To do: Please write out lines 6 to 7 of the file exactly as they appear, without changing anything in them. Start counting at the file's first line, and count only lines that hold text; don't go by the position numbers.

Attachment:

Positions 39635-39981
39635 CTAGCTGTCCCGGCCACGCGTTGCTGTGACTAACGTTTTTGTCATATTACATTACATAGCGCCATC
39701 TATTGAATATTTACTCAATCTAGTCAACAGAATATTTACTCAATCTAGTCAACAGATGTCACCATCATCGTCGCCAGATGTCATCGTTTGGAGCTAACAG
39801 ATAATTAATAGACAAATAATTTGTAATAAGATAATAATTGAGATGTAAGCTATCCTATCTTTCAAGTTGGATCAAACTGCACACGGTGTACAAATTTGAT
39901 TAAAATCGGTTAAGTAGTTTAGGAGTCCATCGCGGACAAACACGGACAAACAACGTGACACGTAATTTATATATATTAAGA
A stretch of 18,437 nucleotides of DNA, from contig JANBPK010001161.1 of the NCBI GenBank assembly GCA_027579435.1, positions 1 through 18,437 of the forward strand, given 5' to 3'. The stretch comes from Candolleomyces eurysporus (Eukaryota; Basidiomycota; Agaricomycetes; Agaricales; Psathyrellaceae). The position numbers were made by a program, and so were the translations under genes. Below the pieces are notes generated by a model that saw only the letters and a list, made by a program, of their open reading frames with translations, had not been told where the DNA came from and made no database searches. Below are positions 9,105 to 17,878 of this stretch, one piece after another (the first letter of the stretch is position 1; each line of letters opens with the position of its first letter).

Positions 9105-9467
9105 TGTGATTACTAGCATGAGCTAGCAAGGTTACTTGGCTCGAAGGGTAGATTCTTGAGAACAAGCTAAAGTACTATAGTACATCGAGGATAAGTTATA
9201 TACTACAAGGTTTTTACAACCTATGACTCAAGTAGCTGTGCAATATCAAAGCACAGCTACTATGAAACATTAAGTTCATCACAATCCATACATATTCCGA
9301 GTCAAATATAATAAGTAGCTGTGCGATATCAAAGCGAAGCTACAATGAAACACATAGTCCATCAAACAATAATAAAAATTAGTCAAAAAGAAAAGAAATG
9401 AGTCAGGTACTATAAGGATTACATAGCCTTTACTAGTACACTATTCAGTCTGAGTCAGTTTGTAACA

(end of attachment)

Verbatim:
A stretch of 18,437 nucleotides of DNA, from contig JANBPK010001161.1 of the NCBI GenBank assembly GCA_027579435.1, positions 1 through 18,437 of the forward strand, given 5' to 3'. The stretch comes from Candolleomyces eurysporus (Eukaryota; Basidiomycota; Agaricomycetes; Agaricales; Psathyrellaceae). The position numbers were made by a program, and so were the translations under genes. Below the pieces are notes generated by a model that saw only the letters and a list, made by a program, of their open reading frames with translations, had not been told where the DNA came from and made no database searches. Below are positions 9,105 to 17,878 of this stretch, one piece after another (the first letter of the stretch is position 1; each line of letters opens with the position of its first letter).

Positions 9105-9467